TOKYO/HANOI — A speedy rollout of mass testing for the coronavirus appears to be a crucial yardstick in determining the human and economic toll inflicted on various Asian countries by the pandemic.
Vietnam, which reacted quickly, has reported just 288 cases so far, with no deaths. But fatalities have topped 2,000 in India and 1,000 in Indonesia, where testing rates are climbing more slowly.
The availability of testing also influences when these countries can reopen their economies.
Vietnam is among the most aggressive countries in Asia for testing, performing 2,681 per 1 million people, according to data as of Sunday from trackers including the University of Oxford. Indonesia, by contrast, has tested a mere 415 people per million.
Singapore has tested 21,114 per million in the city-state, with daily new cases among the broader community falling to the single digits.
But the country’s confirmed case count has climbed to 23,336 as of Monday, World Health Organization data shows, as infections spread among migrant workers from India and elsewhere living in close quarters. Singapore announced an “aggressive testing regime” Tuesday targeting these 300,000 workers.
Vietnam responded swiftly to the virus, containing it with expanded testing and a thorough quarantine program. Hanoi moved in February to close schools and restrict entry by foreign travelers. The country with a population of nearly 100 million is capable of performing 14,000 tests a day and has carried out close to 300,000 thus far.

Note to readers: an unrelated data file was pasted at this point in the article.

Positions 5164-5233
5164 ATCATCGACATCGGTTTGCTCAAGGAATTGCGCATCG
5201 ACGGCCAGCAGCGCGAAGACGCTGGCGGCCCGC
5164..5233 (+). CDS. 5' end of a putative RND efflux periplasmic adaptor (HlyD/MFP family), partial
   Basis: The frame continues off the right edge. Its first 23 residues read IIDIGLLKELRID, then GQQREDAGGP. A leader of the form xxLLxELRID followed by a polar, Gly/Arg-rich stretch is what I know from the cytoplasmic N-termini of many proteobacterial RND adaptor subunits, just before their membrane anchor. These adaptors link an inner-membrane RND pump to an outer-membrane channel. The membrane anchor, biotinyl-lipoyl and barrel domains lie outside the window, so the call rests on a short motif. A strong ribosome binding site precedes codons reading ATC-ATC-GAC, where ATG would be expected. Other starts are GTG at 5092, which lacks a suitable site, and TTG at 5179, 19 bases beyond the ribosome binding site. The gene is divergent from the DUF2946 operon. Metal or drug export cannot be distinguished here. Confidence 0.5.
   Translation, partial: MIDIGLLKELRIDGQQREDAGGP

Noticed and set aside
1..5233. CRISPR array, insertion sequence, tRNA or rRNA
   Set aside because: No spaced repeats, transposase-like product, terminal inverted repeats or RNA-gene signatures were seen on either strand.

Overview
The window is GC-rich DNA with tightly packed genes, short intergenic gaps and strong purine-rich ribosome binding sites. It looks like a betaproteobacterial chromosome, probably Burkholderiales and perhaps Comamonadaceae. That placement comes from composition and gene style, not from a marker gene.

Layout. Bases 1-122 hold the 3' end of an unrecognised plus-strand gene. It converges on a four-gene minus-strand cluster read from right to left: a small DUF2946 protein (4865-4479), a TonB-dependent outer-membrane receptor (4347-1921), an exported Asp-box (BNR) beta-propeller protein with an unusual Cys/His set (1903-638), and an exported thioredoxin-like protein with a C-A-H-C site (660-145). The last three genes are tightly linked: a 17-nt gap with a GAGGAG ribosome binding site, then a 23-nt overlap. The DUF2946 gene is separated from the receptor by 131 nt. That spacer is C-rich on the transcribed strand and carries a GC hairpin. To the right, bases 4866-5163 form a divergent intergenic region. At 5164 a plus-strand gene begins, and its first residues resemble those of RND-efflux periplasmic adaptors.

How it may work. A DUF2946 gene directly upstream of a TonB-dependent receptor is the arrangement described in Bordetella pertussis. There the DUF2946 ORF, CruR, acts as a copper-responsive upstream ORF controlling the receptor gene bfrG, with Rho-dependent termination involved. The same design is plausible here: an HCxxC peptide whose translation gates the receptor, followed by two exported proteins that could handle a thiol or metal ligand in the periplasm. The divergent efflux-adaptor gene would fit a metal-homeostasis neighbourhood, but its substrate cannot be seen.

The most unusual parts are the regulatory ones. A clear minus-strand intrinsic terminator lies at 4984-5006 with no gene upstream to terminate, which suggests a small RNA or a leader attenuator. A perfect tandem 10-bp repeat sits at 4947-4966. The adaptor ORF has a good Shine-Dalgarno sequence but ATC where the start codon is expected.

The Southeast Asian country also went further than the WHO’s quarantine standards, building a system for tracing not only people diagnosed with COVID-19 but also individuals who were in close contact with an infected person — and even the contacts of those individuals.
Hanoi also urged those with the disease and their close contacts to self-isolate for 14 days.
India’s death toll reached 2,206 on Monday even with the nationwide lockdown covering 1.3 billion people.
The country raised daily testing capacity to 55,000 at the end of April, but only a little over 2,000 tests are being administered per day in New Delhi, the capital. India’s testing infrastructure still allows asymptomatic carriers to go about their daily lives and transmit the virus.
Indonesia’s response has been slow as well, conducting a little over 160,000 tests in total on its 270 million people. The government seeks to lift daily capacity to 10,000 tests by month’s end. The country has lost 1,007 lives as of Tuesday, with new cases rising from Monday to reach 14,749.
Vietnam began lifting its lockdown and eased retail restrictions April 23, and Singapore hopes to restart the economy around June 1. But much business activity remains at a standstill in India and Indonesia.